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Politics : War -- Ignore unavailable to you. Want to Upgrade?

To: Nadine Carroll who wrote (2923)8/24/2001 5:38:45 AM
From: GUSTAVE JAEGER  Read Replies (1) | Respond to of 23584
Re: What destroyed the talks was Arafat's blanket insistence that Israel accept the right of return of 3.7 million Palestinian refugees, not to Palestine, but to Israel, thus extinguishing it as a Jewish state.

Although the right of return is a legitimate claim by the Palestinians, it's a fallacy to pretend that it was the cause of the wrecking... Everybody knows that the real, only deadlock in the peace negociations is the status of Jerusalem and the Jews' deadly game to keep it under 100%-Jewish control. The Israeli Jews' tactics has been to wage a war of attrition against the Palestinians' legitimate claim to rule over East Jerusalem (hence the dramatic seizure of the Orient House of late).

As regards the so-called right of return of three million Palestinians, Arafat and most of the Palestinian leaders have always hinted at the highly symbolic nature of that claim and allowed for the details of implementation to be loose enough so that, practically, it wouldn't set up a demographic imbalance in Israel.


To: Nadine Carroll who wrote (2923)8/24/2001 6:04:44 AM
From: GUSTAVE JAEGER  Read Replies (1) | Respond to of 23584
Follow-up to my previous post...

Negotiating Jerusalem:
Towards a Palestinian Agenda

Mick Dumper

Given the history of concessions made by the Palestinian leadership during the course of the Oslo process, most observers of the Camp David summit were surprised by the firm position taken by President Yasser Arafat over the question of Jerusalem. To a large extent the principled nature of his stand on this issue, in contrast to the obfuscation and fudging on the other Final Status issues, were the cause of the hero's welcome he received on his return to Gaza and the Arab world. Whatever other compromises had been made, on this issue Arafat had not consigned the Palestinians to be the people in Arab history who had sold out on Jerusalem.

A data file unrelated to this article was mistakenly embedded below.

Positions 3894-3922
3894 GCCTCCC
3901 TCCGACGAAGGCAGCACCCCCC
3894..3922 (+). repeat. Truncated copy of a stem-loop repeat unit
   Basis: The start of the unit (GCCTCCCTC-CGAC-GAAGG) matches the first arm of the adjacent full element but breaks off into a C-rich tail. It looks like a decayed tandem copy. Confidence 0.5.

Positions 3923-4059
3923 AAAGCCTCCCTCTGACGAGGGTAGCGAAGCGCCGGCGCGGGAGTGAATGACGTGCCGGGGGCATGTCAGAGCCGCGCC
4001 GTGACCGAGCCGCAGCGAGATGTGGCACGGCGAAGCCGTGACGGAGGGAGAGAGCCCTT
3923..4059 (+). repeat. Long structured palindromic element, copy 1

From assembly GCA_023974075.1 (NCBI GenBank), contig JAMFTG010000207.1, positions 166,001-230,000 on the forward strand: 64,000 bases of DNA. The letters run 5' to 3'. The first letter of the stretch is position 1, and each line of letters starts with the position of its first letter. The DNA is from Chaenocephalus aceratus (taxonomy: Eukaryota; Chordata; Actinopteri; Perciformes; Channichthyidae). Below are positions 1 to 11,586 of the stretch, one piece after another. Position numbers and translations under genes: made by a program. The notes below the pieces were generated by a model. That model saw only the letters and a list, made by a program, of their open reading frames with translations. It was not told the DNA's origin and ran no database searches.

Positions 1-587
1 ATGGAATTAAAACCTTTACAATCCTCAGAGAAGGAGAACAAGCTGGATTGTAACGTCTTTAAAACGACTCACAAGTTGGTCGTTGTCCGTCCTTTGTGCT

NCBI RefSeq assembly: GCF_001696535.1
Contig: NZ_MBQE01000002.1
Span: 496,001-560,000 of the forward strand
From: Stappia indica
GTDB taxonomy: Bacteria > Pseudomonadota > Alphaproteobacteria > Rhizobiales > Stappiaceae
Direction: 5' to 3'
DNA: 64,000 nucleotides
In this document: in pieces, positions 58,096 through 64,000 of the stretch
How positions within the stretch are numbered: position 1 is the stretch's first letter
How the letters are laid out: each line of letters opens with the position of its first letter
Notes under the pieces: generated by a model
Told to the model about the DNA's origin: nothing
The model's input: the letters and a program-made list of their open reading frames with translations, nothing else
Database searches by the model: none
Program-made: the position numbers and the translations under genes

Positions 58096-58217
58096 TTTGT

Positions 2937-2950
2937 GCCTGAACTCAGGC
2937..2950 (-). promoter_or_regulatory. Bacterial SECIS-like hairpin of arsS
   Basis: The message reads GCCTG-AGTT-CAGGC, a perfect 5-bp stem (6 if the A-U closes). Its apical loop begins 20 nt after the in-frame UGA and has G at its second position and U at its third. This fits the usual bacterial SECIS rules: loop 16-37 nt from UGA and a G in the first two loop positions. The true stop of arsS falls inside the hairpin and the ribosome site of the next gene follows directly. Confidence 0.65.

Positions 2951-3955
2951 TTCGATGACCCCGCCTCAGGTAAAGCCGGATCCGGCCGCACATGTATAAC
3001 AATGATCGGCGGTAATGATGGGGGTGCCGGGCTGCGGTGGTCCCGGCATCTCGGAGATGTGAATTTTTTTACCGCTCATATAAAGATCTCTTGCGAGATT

Recognizing Palestinian Sovereignty and Accommodating Change

In the aftermath of Camp David and amid the recriminations and mutual disappointments, there is an opportunity to have a more considered look at the options available to the Palestinian leadership. First, is there sufficient room for maneuver to allow the Palestinians to re-engage realistically with the Israelis in the peace negotiations and simultaneously to retain their principled position within the Palestinian national consensus on Jerusalem? Second, but more important in terms of the long-term future of the city, how could an agenda be framed which would recognize some of the irrevocable changes that have taken place since 1967 and address the need to establish a sustainable framework which recognizes the challenges of the future? Third, United Nations Resolution 242 basically affirmed a return to the cease-fire lines of 1949 that were not the ideal division of the city by any means. Reifying those lines and divisions in a Final Status agreement would not necessarily create a harmonious environment for a modern city or serve the interests of the inhabitants of the city. A fixation on past borders will not help to consolidate a long-term agreement. Thus a realistic negotiating agenda based upon international legitimacy and a sustainable future would need not only to recognize Palestinian sovereignty in East Jerusalem and the Old City but also accommodate a changed and changing situation.

A national Palestinian consensus on Jerusalem has crystallized around the following components: Jerusalem will be the capital for both Palestinian and Israeli sovereign states within the pre-1967 internationally recognized borders and will be administered by two municipal bodies, one Palestinian and the other Israeli. The two municipalities will co-operate with regard to decision-making, provision of municipal services and infrastructure projects. In addition, there will be an equitable allocation of land use and respect for property rights, freedom of worship and access to Jewish, Islamic and Christian holy sites, and geographic contiguity of Palestinian-held areas of Jerusalem with the north and south West Bank. Finally, Jerusalem will be one city, open to all to circulate, live, and work.